• Approximately 1/3 of the 2nd floor space is available for a tenant vendor; a beer, wine and spirits retailer has been proposed, but not yet approved, so the space is empty.
  • The meat department dry ages USDA Prime beef!  Is that even available anywhere else in HoCo?
  • The Club Pack meat is vacuum-packed and they say keeps in the fridge for longer than meat packaged at your average supermarket.
  • The various food bars all cost the same per pound so customers can move between sections.
  • Wegmans has the most extensive gluten-free section I have seen, including a frozen food section.
  • Fruit and vegetables can be cut to order, for any purpose - if you need veggies skewered for kabobs, you want your Brussels sprouts shaved, whatever; Wegmans has special, separate washers in the kitchen for cleaning fruit and vegetables; and they bring in exotic fruits.
  • The sushi bar offers sushi made fresh daily and color-coded - green for vegetable, red for cooked, and blue for raw.
  • There are 47 total check out stations throughout the store, 29 on the main line.
  • The Columbia Wegmans will carry every product offering available in the entire system; if they carry it, this store will have it; in other words, yes you can buy caviar at Wegmans and not the four-dollar brand that guarantees a gastrointestinal event.
  • The store has a glockenspiel clock that opens on the half hour with a rooster crowing; the rays of the sun on the clock light up to indicate the time; the farm depicted on the clock is the Wegmans R&D farm.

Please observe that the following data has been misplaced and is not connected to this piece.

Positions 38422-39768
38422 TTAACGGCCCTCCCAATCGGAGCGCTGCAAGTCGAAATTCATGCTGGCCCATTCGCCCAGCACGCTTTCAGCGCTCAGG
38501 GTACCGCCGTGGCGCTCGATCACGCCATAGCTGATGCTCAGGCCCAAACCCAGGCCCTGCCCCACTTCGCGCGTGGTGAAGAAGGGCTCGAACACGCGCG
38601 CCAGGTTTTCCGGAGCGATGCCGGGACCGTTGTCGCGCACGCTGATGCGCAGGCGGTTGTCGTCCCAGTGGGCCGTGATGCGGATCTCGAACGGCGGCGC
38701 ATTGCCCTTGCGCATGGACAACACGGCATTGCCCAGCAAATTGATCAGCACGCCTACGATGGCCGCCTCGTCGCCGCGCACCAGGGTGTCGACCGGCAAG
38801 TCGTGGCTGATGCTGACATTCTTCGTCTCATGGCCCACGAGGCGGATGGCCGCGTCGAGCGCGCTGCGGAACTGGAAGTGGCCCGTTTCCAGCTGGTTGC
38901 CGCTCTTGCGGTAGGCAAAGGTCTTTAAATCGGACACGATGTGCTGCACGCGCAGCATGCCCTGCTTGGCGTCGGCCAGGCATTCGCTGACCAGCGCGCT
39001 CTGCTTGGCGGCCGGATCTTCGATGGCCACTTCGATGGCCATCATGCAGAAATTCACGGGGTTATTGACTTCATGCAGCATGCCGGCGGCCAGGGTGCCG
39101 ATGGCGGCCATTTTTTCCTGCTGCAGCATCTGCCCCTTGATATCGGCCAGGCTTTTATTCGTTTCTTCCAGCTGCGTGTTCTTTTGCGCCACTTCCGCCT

• The seafood department is impressive; Ray, the seafood manager says that if the seafood is in season and available, he can get it for you.
  • Wegmans features "Made In Maryland" products throughout the store from local sources; we tasted some hummous flavored with Old Bay from a vendor called "The Wild Pea."
I am sure there is plenty I am forgetting at the moment, but you want this information now.  Come Sunday, you will be able to experience it for yourself if you are brave enough to fight the crowd.
Thanks again to Wegmans for hosting Rob and to Rob for writing up the tour.  Click here for all of Rob's photos on Picasa.  Rob took a long tour of the store so feel free to ask him questions in the comments.  He may know the answers.


Kat said...

Wow - this sounds like an "event" not just a regular trip to the grocery store. I actually dislike grocery shopping but maybe this will be a fun adventure. Looking forward to my first trip.

Marcia said...

And after the opening we'll be seeing the reports from people about the expense (yes, the prepared foods are not cheap. but they won't go into the "regular" part of the store to see that things there are quite reasonably priced), why do we need all those types of cheese, etc, etc.

Wegmans. You either get it or you don't :-) Can't wait !!

Anonymous said...

I am a big fan, especially of the heirloom tomatoes at $3.99 per pound. Great deal.